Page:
Purchasing a home is one of the most significant decisions a person or family can make. Statistics show that a growing number of consumers are seeking out local lenders to help them through the home buying process.
They want someone with a vested interest in their community to help them with this decision. According to Home Mortgage Disclosure and Mortgage Bankers Association data, independent, nonbank mortgage lenders originated 40% of the home purchase loans made in 2013.
The differences in the basic business model of these lenders often are overlooked and misunderstood. From a market perspective, community lenders approve economically safe loans. Many, like mine, are small, owner-operated businesses that bear 100% of the market risk.
We can't afford to get loans wrong as our personal reputation and our personal assets, often our entire family's net worth, are on the line. Because we are small businesses, we understand needs of our neighbors and local small businesses owners, contributing to local economic growth.
From a regulatory perspective, consumers should feel protected because smaller, independent lenders must follow not just federal regulations like the qualified mortgage/ability-to-repay rules, but also stringent state regulations in every state we are licensed to do business.
For example, my company, Union Home Mortgage, is regulated and examined by over 20 states. Many state exams overlap and happen at the same time. We are also overseen by the Consumer Financial Protection Bureau. We must comply with the same guidelines as all other banks with very few exemptions.
Additionally, business partners such as Fannie Mae, Freddie Mac, Ginnie Mae and FHA, examine the operational and financial capabilities of the firms they do business with, including stringent net-worth, liquidity and profitability requirements. Other counterparties, like warehouse lenders, provide yet another layer of oversight to ensure that we are conducting our business in a sound and sustainable way.
When it comes to customer service, community lenders are some of the best in the business. We focus our attention on the needs of local families, businesses and farmers and are typically involved in local community affairs.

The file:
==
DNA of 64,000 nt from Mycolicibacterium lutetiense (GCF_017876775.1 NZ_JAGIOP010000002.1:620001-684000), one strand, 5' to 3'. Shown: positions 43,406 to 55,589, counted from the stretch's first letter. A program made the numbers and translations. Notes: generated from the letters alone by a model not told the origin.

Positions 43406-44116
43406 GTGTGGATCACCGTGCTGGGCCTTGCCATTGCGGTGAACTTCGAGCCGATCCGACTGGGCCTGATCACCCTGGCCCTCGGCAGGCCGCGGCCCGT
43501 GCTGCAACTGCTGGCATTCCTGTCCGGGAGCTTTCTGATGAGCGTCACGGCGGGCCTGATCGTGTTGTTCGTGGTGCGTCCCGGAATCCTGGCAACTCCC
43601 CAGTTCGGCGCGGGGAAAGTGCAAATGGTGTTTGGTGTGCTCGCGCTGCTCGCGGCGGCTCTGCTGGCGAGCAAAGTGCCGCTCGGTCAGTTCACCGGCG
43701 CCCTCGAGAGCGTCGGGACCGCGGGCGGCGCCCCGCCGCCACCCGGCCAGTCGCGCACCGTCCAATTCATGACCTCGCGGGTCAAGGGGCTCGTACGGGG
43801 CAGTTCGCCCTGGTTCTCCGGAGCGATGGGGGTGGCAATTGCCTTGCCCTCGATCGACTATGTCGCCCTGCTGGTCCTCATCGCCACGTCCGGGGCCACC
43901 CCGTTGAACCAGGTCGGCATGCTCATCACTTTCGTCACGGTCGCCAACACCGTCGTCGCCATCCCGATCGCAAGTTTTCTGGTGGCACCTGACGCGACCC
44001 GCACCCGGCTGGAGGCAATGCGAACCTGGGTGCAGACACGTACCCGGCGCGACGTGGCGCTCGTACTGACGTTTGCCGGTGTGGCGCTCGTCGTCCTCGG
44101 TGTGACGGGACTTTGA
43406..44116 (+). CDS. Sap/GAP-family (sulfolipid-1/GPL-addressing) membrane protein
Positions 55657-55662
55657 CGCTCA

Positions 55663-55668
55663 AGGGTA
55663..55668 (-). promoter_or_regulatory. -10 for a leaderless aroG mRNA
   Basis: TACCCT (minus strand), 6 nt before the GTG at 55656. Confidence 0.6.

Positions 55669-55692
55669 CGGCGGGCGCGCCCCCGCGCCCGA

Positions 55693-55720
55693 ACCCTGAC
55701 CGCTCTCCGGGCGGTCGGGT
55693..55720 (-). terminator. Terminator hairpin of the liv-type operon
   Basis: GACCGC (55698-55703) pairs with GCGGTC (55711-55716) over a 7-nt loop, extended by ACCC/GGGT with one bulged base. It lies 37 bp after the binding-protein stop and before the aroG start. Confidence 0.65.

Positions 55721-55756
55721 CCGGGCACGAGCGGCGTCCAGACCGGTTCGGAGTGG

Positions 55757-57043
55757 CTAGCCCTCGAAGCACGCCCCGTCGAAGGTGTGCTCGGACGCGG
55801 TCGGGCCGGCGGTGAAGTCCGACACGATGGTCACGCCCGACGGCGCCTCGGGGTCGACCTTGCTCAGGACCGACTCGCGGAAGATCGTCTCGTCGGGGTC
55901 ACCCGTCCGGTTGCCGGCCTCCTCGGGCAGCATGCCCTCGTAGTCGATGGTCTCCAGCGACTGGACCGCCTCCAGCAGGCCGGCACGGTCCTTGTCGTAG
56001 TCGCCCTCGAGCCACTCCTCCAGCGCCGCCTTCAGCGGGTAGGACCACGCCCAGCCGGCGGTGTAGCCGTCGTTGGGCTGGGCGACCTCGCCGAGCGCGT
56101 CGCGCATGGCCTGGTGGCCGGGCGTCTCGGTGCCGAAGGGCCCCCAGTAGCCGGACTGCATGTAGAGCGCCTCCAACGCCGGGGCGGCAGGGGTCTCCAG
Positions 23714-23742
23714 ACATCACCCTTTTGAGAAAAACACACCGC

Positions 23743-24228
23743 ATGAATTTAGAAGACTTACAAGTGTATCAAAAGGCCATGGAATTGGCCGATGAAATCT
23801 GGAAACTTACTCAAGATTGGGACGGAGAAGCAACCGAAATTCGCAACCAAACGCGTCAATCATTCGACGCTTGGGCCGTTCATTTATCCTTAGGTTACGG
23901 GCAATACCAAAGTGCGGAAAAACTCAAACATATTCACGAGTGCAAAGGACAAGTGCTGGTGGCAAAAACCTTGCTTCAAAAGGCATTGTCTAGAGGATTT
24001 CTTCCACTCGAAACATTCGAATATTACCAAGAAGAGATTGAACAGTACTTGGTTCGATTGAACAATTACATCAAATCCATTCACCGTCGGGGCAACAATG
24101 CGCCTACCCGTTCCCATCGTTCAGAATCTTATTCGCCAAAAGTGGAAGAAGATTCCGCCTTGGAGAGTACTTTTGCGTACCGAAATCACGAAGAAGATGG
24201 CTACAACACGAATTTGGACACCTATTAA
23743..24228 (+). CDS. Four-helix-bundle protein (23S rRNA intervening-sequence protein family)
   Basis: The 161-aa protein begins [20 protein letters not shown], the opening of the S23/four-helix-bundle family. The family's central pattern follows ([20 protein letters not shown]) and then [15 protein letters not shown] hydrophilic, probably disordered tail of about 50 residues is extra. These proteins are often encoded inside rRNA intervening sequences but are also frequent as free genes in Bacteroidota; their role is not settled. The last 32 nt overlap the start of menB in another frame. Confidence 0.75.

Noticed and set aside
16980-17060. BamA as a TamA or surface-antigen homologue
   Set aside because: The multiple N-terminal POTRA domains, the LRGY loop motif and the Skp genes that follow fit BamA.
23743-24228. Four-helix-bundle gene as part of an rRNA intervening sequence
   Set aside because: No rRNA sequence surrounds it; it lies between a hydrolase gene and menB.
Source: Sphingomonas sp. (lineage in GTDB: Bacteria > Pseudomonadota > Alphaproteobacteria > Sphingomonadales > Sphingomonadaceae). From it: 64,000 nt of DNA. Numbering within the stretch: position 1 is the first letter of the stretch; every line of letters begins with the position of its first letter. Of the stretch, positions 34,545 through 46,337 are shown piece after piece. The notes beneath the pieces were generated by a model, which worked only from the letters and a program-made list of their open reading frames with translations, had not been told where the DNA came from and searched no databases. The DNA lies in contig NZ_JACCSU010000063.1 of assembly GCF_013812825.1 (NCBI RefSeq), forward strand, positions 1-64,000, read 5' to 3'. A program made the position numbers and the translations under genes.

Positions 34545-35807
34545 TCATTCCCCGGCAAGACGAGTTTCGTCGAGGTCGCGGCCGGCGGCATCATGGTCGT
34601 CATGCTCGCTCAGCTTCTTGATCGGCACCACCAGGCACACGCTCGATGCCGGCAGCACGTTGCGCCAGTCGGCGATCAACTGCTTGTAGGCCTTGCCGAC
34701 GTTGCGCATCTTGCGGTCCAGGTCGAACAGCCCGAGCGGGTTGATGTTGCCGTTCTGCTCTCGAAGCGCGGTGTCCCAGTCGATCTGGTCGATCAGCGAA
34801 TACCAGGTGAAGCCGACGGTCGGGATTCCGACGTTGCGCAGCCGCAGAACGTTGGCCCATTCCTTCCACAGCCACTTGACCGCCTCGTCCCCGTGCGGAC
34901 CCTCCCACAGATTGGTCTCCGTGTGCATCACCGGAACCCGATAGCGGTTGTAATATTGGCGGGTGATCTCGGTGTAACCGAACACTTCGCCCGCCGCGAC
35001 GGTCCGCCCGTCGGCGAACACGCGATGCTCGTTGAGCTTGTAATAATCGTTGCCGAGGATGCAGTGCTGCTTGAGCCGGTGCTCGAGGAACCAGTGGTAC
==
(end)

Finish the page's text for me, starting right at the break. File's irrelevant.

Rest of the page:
All too often in today's electronic society, we tend to forget the value of personal interaction, but many homebuyers don't. They still want the accessibility of walking into their local bank or mortgage banking company to talk to their loan officer or servicer.
Nonbank lenders come in all shapes and sizes. Most are family-owned, privately held independent operators, others are privately held by multiple independent stock holders. Some are larger equity fund owned, privately held and some are publically held nonbanks. None of this should be read as an indictment of other business models. The housing market today and well into the future consists of a variety of potential, qualified borrowers that will be best served by a diverse marketplace allowing them to shop with a variety of different types of firms and compare them to find the right mortgage.
Over the next decade, minorities are expected to drive 76% of household growth and millennials will form 24 million new households (Harvard Joint Center 2014 report). These are the first-time buyers we need to fill the significant void that exists in today's marketplace. By providing these consumers with a broad range of lenders, banks and nonbanks of all shapes and sizes, housing can once again be a driving economic force in today's American economy.
Bill Cosgrove is the owner and CEO of Union Home Mortgage, headquartered in Strongsville, Ohio, and the 2015 chairman of the Mortgage Bankers Association.